Thursday, March 6, 2008

You Can't Tell a Book by It's Cover

But you can certainly tell a city by its bookstores. In our travels to cities all over the world you can easily judge the degree of literacy and interest in reading by the number and type of book stores you find. As you know from a travel article I wrote recently, if I am not traveling I enjoy buying and reading travel books. Sometimes the finding of bookstores, especially used bookstores will depend on whether it is a university “city”.

Wellington has two very large university’s which are Victoria University with about 20,000 students and Massey University, with nearly 40,000 students on their four campuses throughout New Zealand. This, I am sure, adds to the bookstore availability here in Wellington. The country has two major general interest bookstores. The largest is Whitcoulls. This chain seems to be everywhere and some of their stores are very large. The competition is Dymocks which is located in Australia, New Zealand and Hong Kong. There are 64 stores in the chain and it is unusual as all are independent as franchisees. For the American presence there is a very large Borders on Lambton Quay. When comparing travel literature departments, even within a chain it is amazing what is and what is not available.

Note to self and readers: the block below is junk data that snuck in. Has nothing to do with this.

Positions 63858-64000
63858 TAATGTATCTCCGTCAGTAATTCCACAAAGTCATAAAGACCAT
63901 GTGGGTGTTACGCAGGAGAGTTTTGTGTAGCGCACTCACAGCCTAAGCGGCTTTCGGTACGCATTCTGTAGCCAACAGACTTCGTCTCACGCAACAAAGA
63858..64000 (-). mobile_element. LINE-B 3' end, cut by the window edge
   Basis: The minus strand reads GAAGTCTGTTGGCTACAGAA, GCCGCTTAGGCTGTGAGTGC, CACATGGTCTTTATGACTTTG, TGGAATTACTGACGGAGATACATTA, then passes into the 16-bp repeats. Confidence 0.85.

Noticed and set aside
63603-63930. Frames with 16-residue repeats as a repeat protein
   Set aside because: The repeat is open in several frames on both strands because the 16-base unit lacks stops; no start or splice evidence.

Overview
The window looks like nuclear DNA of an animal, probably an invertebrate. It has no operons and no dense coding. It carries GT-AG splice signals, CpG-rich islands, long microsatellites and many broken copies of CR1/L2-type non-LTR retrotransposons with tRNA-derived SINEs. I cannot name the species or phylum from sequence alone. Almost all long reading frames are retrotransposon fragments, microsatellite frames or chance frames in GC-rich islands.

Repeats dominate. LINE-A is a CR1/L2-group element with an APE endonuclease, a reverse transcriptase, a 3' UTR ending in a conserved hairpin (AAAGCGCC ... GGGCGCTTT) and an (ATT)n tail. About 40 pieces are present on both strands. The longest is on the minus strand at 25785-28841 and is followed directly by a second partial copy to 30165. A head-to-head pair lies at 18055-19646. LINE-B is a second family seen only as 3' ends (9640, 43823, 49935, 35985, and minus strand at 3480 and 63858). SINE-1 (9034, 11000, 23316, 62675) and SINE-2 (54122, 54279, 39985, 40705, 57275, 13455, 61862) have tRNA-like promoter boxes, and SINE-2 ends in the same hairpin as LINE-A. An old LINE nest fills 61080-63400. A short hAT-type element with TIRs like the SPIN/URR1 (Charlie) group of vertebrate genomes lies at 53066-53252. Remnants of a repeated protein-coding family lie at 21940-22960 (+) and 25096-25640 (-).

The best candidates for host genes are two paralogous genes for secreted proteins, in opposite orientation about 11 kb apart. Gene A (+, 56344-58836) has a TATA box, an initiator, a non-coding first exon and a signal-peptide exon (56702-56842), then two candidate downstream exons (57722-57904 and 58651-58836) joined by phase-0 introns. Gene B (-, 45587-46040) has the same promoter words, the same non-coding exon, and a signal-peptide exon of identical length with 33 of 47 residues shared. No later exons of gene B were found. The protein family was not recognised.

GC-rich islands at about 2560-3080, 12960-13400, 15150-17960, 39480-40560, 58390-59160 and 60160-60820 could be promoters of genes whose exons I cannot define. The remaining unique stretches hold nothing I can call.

And then you can find in Wellington a wealth of specialty bookstores. The largest used bookstore is Arty Bees Books. And then the plethora of the little guys – Christian books, quilting bookstores, children’s books and it goes on and on. I particularly like the title of the Moby Dickens Bookstore. The yellow pages show over 60 different bookstore names, not counting their branches (Whitcoulls has eleven branches in the Wellington area).

Quirky Living Note: There is a café style here, and even in some nice restaurants, where all the ordering is done at the counter, you are then given a numbered table stand, and then the food and drinks are subsequently delivered to your table when ready. This even happened when we had breakfast in an all day breakfast café. It sure cuts down on labor, and the need to tip! The system is even used by Starbucks, so no standing around and wondering if it is your café mocha that is sitting on the counter.

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